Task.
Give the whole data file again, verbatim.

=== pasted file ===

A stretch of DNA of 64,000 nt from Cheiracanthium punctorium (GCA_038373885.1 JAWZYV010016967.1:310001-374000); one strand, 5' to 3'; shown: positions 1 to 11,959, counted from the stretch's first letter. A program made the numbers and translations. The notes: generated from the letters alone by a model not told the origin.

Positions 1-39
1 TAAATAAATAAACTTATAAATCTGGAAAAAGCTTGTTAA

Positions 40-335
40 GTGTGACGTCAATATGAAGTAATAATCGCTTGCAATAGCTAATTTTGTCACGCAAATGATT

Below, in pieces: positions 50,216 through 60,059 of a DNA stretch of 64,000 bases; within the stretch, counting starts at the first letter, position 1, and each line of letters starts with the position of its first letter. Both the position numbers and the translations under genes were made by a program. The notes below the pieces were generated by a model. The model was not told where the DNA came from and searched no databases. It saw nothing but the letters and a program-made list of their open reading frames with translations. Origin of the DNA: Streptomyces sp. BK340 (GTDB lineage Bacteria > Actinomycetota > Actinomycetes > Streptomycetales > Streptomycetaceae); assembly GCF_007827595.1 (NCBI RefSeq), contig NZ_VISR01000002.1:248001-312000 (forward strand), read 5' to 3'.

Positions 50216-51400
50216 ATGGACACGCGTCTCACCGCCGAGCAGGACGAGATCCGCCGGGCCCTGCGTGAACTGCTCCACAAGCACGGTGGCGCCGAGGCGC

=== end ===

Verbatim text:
A stretch of DNA of 64,000 nt from Cheiracanthium punctorium (GCA_038373885.1 JAWZYV010016967.1:310001-374000); one strand, 5' to 3'; shown: positions 1 to 11,959, counted from the stretch's first letter. A program made the numbers and translations. The notes: generated from the letters alone by a model not told the origin.

Positions 1-39
1 TAAATAAATAAACTTATAAATCTGGAAAAAGCTTGTTAA

Positions 40-335
40 GTGTGACGTCAATATGAAGTAATAATCGCTTGCAATAGCTAATTTTGTCACGCAAATGATT

Below, in pieces: positions 50,216 through 60,059 of a DNA stretch of 64,000 bases; within the stretch, counting starts at the first letter, position 1, and each line of letters starts with the position of its first letter. Both the position numbers and the translations under genes were made by a program. The notes below the pieces were generated by a model. The model was not told where the DNA came from and searched no databases. It saw nothing but the letters and a program-made list of their open reading frames with translations. Origin of the DNA: Streptomyces sp. BK340 (GTDB lineage Bacteria > Actinomycetota > Actinomycetes > Streptomycetales > Streptomycetaceae); assembly GCF_007827595.1 (NCBI RefSeq), contig NZ_VISR01000002.1:248001-312000 (forward strand), read 5' to 3'.

Positions 50216-51400
50216 ATGGACACGCGTCTCACCGCCGAGCAGGACGAGATCCGCCGGGCCCTGCGTGAACTGCTCCACAAGCACGGTGGCGCCGAGGCGC